Scripting Websphere 6.1 configurations, Part 2

Finding your server parameters

One of the problems with scripting your configuration is usually the scripts you use to define your development Websphere environment cannot be used in your QA or production servers. Usually you will have a standalone Websphere instance on your local machine and your QA environment will host other application or might be in a cluster. Your production environment is usually in a cluster. The problem arises when you create configuration parameters you have to pass in server/node/cell parameters. Those will be different for each environment. Take that in to consideration when creating your scripts.

The anemic example scripts you can find on IBM’s site have you passing in the parameters when you run the script (I bet if you hired an IBM consultant at $500 an hour, they just *might* be able to write better scripts for you) but that is not a best practice. Here are some examples finding those parameters automatically.

    # Gets the Cell ID
    def getCellId(self):
        return self.findConfigId(“Cell”, self.cellName, “Cell”);
    # Gets the Node ID
    def getNodeId(self):
        return self.findConfigId(“Node”, self.nodeName, “Node”);

    # Gets the Server ID
    def getServerId(self):
        return self.findConfigId(“Server”, self.serverName);

    #return 1 configId that matches the given criteria: see findConfigIdAll.
    #Throws an error if more than 1 exist.
    def findConfigId(self, configType, idPartsOrExactName=[], scope=WASConfigType.SERVER):
        ids = self.findConfigIdAll(configType, idPartsOrExactName, scope);   
        if len(ids) > 1:
            raise AssertionError, “Too many [” + str(len(ids)) + “] configuration items of [” + str(idPartsOrExactName) + “]”;
        elif len(ids) == 1:
            return ids[0];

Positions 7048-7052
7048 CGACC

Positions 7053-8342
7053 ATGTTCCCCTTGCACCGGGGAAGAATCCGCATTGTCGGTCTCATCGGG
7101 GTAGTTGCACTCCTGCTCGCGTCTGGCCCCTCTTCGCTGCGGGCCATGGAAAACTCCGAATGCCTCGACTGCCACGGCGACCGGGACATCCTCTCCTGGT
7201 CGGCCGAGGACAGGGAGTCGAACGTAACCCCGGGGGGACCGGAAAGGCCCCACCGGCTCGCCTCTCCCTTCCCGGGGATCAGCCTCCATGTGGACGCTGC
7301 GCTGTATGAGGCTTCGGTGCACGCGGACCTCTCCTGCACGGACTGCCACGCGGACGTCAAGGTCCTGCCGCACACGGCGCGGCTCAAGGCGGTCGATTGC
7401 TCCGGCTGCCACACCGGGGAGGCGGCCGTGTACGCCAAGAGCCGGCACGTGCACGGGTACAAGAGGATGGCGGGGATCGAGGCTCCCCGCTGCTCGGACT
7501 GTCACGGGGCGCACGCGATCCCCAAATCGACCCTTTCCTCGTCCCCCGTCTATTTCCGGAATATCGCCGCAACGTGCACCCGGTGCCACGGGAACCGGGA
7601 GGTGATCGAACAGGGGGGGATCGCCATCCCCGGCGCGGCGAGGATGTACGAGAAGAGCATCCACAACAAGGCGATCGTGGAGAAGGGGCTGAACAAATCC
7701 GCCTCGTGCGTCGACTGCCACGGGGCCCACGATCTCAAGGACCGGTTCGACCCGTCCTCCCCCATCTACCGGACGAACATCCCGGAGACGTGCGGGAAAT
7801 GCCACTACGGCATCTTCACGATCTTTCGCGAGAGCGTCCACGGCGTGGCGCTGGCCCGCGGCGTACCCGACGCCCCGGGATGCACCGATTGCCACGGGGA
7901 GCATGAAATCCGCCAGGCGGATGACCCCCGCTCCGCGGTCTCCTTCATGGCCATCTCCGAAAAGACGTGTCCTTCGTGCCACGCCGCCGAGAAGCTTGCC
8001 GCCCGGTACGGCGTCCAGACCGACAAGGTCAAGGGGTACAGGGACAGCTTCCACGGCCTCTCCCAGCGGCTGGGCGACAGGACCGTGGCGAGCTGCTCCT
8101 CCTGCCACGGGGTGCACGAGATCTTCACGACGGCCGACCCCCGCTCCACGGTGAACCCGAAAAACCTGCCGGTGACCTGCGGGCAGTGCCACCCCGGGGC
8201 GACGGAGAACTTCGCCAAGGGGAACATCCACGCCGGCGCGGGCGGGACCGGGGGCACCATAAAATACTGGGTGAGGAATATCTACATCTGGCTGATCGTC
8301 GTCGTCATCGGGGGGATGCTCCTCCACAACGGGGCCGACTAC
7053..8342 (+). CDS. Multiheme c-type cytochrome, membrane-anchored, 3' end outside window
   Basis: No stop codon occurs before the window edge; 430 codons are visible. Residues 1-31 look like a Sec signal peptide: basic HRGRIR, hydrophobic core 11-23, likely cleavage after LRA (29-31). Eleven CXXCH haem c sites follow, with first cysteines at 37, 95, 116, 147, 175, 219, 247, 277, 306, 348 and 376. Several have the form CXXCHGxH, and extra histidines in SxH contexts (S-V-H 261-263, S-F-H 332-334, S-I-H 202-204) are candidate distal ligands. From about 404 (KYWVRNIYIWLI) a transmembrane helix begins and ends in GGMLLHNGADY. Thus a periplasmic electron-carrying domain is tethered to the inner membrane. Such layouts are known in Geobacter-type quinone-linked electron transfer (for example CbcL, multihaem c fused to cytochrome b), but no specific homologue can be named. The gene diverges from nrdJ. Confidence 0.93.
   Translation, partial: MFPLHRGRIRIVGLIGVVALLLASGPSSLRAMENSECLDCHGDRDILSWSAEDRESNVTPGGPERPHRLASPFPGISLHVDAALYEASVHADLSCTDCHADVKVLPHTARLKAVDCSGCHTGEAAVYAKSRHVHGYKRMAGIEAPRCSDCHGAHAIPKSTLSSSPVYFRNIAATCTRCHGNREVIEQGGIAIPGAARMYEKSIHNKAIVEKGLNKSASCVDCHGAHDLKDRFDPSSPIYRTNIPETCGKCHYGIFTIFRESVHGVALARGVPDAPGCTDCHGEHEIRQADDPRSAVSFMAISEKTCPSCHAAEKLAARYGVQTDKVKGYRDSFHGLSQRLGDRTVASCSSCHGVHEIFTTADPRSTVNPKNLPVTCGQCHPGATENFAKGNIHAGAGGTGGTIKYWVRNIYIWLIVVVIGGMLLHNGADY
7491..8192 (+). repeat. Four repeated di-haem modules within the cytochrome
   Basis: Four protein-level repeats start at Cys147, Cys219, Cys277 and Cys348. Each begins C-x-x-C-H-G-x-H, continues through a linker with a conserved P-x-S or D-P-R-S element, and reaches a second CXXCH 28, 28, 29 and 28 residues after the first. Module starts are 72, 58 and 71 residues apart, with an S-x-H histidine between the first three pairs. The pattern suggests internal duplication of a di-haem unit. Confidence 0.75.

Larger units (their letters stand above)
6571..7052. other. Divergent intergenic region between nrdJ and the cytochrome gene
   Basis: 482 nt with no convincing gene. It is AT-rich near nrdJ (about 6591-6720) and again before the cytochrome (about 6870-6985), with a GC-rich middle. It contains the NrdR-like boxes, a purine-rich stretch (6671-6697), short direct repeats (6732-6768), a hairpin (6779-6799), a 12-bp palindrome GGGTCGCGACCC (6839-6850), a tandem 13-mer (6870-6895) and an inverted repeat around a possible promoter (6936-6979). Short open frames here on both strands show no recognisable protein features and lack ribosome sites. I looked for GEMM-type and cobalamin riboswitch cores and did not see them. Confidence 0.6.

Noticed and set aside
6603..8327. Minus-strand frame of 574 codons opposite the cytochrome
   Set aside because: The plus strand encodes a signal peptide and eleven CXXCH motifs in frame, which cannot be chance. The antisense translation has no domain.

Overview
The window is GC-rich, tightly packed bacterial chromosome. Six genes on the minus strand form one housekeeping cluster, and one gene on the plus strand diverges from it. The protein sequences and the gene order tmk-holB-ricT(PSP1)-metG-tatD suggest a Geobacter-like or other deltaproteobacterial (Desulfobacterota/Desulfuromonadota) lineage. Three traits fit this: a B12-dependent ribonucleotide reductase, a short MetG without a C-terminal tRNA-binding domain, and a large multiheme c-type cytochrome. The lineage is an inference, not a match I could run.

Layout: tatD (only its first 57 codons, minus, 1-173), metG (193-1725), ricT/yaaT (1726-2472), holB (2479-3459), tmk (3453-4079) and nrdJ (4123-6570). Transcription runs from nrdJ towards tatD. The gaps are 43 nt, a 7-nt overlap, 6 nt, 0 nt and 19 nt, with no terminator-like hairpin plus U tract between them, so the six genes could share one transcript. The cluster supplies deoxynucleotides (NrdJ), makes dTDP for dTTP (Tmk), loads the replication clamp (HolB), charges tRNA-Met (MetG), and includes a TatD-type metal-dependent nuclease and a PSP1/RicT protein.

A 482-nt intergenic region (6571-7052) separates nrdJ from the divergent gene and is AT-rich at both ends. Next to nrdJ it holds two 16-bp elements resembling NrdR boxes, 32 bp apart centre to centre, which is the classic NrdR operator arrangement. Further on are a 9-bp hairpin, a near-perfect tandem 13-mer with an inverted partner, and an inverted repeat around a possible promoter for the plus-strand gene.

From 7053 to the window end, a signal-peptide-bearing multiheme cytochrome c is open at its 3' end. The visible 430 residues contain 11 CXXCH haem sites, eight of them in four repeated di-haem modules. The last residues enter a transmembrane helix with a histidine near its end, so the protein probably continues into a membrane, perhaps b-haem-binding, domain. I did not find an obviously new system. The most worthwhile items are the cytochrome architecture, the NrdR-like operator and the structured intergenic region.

return None;

    #finds all config ids of given WASConfigType configType with
    #     the given idParts as substrings (as a list of 0 or more elements) e.g [‘sony’].
    #     or an exactName (as a string) – overloaded on same parameter e.g. ‘sony’.   
    #Uses AdminConfig.list(type) and finds the id that matches the criteria.               
    def findConfigIdAll(self, configType, idPartsOrExactName=[], scope=”Server”):
        cellScopeIdPart = “cells/” + self.cellName;
        nodeScopeIdPart = “nodes/” + self.nodeName;
        serverScopeIdPart = “servers/” + self.serverName;
        #determine if a list of idParts substrings or an exactName.
        if type(idPartsOrExactName) == type([]):
            idParts = idPartsOrExactName;
            exactName = None;
        elif type(idPartsOrExactName) == type(“”):
            exactName = idPartsOrExactName;
            idParts = [exactName];                   
            raise AssertionError, “Invalid idPartsOrExactName object given type=[” + str(type(idPartsOrExactName)) + “]”;
        excludeIdParts = [];
        includeIdParts = idParts;       
        includeIdParts.append(cellScopeIdPart); #always include cell scope.
        if scope == “Server”;
        elif scope == “Node”;
        elif scope == “Cell”
            raise AssertionError, “Invalid config scope specified [” + scope + “]”;